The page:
Microsoft Azure Maintenance Basics
Financial institutions need to stay on top of Microsoft Azure maintenance to efficiently use Microsoft cloud services and have effective controls across identity and access. Azure maintenance is also a matter of regulatory compliance.
Microsoft Azure maintenance encompasses Azure Active Directory, M365 (formerly called Office 365), Microsoft Exchange Online, and other associated Azure cloud services. Many institutions may not realize they are leveraging cloud solutions because it’s not always obvious where different technology services originate. Regardless of how an institution obtains Microsoft Exchange or M365, it creates a Microsoft tenant with Azure AD. Institutions are ultimately responsible for these tenants and this includes properly securing and maintaining them.
The Federal Financial Institutions Examination Council (FFIEC) expects institutions to engage in effective risk management for the “safe and sound” use of cloud computing services. The council indicated as much in its statement on “Security in a Cloud Computing Environment,” saying: “System vulnerabilities can arise due to the failure to properly configure security tools within cloud computing systems. Financial institutions can use their own tools, leverage those provided by cloud service providers, or use tools from industry organizations to securely configure systems, provision access, and log and monitor the financial institution’s systems and information assets residing in the cloud computing environment.”
In addition, financial institutions are obligated to oversee third-party service providers and make sure that they use proper security controls. “Management should be responsible for ensuring that such third parties use suitable information security controls when providing services to the institution,” the FFIEC IT Handbook’s Information Security booklet stated. “Management should verify that third-party service providers implement and maintain controls sufficient to appropriately mitigate risks.”
Azure Active Directory
Azure Active Directory (Azure AD, AAD) is the primary identity platform across all Azure services. There are some standard maintenance objectives that financial institutions should meet with Azure AD.
Some of the key types of identities to review within Azure AD are users, devices, and enterprise applications. User maintenance is an area many people are familiar with, and it involves ensuring the list of users matches expectations. IT administrators should be on the lookout for new accounts; they should look for users who should not be there and delete or disable them if appropriate. For example, users may need to be purged from the list after they complete off-boarding procedures.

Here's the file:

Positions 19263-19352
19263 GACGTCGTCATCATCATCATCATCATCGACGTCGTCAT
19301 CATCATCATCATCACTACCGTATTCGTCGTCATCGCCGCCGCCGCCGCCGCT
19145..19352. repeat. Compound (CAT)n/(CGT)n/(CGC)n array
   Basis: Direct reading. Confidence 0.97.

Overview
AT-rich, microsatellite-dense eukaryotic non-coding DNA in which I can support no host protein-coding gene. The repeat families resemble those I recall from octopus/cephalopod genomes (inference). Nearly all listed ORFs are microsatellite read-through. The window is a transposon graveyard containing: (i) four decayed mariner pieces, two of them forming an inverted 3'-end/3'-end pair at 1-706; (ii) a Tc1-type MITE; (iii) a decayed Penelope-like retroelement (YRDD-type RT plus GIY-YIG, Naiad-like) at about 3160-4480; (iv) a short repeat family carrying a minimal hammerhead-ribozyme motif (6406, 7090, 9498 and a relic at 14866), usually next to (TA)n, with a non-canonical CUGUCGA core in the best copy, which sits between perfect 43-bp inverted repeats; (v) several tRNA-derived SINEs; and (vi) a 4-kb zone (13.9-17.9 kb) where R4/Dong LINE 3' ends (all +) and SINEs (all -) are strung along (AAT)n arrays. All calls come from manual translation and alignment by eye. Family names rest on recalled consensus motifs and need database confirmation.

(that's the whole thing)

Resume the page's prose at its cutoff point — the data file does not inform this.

With device maintenance, it is important to be aware of all the devices that the organization has placed into Azure AD. IT administrators should ensure that, at least for Windows OS devices, they follow the established naming convention. They should delete “stale” or inactive devices and ensure that all devices—whether desktop or mobile—adhere to established compliance policies.
The maintenance for enterprise applications—objects with some form of connectivity with your Azure tenant—involves making sure various service apps meet expectations for functionality. Administrators should review the apps’ properties to ensure the best controls are being applied. For instance, this could include addressing apps that have an expired certificate.
Other important maintenance areas within Azure AD include reviewing privilege role assignments to ensure their validity, scrutinizing delegated administration partners to confirm their level of access, and “right-sizing” the number and types of licenses to avoid being over or under-provisioned.
M365 and Exchange Administration
SharePoint Online, Exchange Online, and OneDrive are core components of M365 and as such, they require strategic maintenance. Here are some important areas IT admins should address to maintain these services:
- Usage reporting— Monitor usage reports to ensure they match the institution’s expectations. Anomalies in consumption and storage could indicate a possible security or compliance concern.
- Cleaning up files— Delete old, unused files from OneDrive or SharePoint. Administrators can solicit help from users by notifying those who are approaching their limits.
- File retention policy— Automatically delete files based on a set schedule or duration, such as anything older than seven years.
- Exchange Online mailbox usage— Notice mailbox statistics before users reach their limit to avoid service disruptions—and complaints.
- Distribution list review— Make sure distribution lists contain the appropriate members for the most effective targeting.
- Exchange Online mobile devices— Keep track of the details about users’ mobile devices to gain additional insights for achieving maintenance objectives and compliance.
For more information, listen to our “Azure Maintenance —The Basics Every IT Administrator Should Know” webinar.